Spirit Airlines ended its Fort Lauderdale-Havana route from May 31, 2017 after just six months of operation. Its president and chief executive officer, Bob Fornaro said the airline worked hard to make the route work, “but the costs of serving Havana… outweigh the demand” for the service. “Due to overcapacity and the additional costs associated with flying to Cuba, we don’t find it sustainable to continue this service while maintaining our commitment to pass along ultra-low fares to our customers,” he added.
Meanwhile, Frontier Airlines ended its flights between Miami and Havana from June 4, 2017, citing overcapacity in the market, as well as operating costs exceeding its initial assumptions.
American Airlines was first to cut back on capacity
American Airlines was actually the first to reduce its service to Cuba, announcing in November 2016 that it would cut flights from Miami to Holguín, Santa Clara and Varadero from two daily to one. JetBlue Airways has also introduced smaller planes on several routes, including from Fort Lauderdale, to Havana, Santa Clara, Holguín and Camagüey.
The high cost of operating to Cuba and in particular the landing fees in the Caribbean nation were always going to be a major hurdle for airlines. But it appears that many may have been blinded by the urgency to be part of the Cuba revolution and with no real data to deliver demand assumptions, may have been a little eager to gain traffic rights and slots ahead of competitors. It appears, in this instance, that any long term ambitions may have been blocked by the cost hurdle.
It is clear that after the explosion of excitement about travel to Cuba after the country opened its borders to the US in 2016 for the first time in decades, Americans are less interested in travel to Cuba this year.
A recent survey from insurance provider Allianz Global Assistance found three quarters of respondents said they were not likely to plan a trip to Cuba in 2017 with only 2% planning to visit Cuba in the next six months or by the end of 2017. It also found that 60% of Americans said they “would not like to travel to Cuba” compared to just 58% in 2016.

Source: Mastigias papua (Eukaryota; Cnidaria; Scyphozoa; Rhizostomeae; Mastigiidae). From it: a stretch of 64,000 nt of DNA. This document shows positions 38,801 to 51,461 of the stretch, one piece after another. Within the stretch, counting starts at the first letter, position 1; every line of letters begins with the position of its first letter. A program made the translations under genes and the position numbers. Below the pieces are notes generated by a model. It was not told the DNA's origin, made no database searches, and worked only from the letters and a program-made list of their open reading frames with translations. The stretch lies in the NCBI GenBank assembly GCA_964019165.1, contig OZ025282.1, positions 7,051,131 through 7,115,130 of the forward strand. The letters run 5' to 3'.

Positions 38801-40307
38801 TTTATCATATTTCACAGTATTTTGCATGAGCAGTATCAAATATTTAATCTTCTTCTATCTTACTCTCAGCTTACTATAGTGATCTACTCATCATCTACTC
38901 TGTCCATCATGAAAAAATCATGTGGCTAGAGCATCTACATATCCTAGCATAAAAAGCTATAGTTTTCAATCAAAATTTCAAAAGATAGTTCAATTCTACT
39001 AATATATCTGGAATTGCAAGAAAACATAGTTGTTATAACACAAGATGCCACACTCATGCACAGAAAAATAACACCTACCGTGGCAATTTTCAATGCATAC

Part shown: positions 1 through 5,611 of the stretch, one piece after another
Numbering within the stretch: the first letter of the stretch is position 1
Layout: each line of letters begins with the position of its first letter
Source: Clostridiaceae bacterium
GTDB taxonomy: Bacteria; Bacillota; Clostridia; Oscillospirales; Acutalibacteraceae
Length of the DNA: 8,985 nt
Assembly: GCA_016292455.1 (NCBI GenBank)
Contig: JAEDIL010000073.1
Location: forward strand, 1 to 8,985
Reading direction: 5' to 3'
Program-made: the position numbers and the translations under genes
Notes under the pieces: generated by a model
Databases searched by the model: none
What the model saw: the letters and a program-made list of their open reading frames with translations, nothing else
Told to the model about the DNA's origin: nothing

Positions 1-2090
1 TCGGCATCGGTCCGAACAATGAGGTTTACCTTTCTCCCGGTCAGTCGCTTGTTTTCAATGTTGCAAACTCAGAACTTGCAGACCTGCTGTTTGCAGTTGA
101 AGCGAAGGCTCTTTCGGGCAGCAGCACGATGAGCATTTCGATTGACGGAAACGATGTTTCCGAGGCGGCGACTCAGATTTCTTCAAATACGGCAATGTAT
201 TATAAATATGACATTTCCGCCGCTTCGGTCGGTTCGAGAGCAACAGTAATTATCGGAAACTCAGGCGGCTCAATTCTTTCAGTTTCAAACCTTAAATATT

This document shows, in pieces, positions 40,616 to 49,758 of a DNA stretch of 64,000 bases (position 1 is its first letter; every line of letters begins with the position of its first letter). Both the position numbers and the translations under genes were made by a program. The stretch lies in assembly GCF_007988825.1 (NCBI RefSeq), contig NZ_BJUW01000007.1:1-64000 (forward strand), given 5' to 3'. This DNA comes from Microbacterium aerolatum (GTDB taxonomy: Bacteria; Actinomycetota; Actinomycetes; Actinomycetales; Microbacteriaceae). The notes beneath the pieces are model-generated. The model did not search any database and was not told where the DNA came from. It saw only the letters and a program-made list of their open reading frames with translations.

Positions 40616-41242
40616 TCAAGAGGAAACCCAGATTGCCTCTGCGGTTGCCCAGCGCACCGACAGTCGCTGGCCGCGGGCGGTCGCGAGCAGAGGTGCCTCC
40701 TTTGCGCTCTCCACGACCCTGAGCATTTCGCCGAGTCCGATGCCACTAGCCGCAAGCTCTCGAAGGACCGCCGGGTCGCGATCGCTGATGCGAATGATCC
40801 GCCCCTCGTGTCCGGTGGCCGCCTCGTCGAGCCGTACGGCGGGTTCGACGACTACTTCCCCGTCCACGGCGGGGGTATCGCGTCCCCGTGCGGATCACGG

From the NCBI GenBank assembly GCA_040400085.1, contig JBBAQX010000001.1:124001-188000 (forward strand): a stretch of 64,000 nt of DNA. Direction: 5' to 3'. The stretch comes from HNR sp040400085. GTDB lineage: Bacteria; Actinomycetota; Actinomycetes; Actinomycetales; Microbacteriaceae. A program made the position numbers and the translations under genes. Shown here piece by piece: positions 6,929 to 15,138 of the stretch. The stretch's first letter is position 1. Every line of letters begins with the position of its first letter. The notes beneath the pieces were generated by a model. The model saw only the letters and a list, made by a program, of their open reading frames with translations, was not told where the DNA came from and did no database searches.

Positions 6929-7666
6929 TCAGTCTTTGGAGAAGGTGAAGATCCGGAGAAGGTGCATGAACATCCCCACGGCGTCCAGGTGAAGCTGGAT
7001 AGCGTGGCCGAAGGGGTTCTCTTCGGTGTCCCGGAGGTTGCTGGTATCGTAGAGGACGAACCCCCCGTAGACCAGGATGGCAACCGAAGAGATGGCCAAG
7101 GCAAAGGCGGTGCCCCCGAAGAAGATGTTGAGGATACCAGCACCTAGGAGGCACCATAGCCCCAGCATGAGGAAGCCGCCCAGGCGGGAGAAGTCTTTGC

Tighter restrictions will further impact outbound tourism in the short term
The new rules include a prohibition of financial transactions between Americans and Cuban companies affiliated with the country’s military or intelligence services. This will likely have a significant impact on US travel to Cuba due to the dominant role of the state-run, military-affiliated Grupo de Administración Empresarial SA (GAESA) conglomerate in the Cuban economy.
The new policy aims to channel economic activities away from GAESA, including most travel related transactions, while allowing American individuals and entities to develop economic ties to the private, small business sector in Cuba. This is not an easy practice considering that the conglomerate owns almost all of the retail chains in Cuba and many of the mainly foreign run hotels on the island.
The Trump approach makes clear that the primary obstacle to the Cuban people’s prosperity and economic freedom is the Cuban military’s practice of controlling virtually every profitable sector of the economy. President Trump’s policy changes will encourage American commerce with free Cuban businesses and intends to put pressure on the Cuban government to allow the Cuban people to expand the private sector.
There are also measures to ensure that the statutory ban on tourism is strictly enforced. Among other changes, travel for non-academic educational purposes will be limited to group travel. The self-directed, individual travel permitted by the Obama administration will be prohibited. However, Cuban Americans will be able to continue to visit their families in Cuba and send them remittances.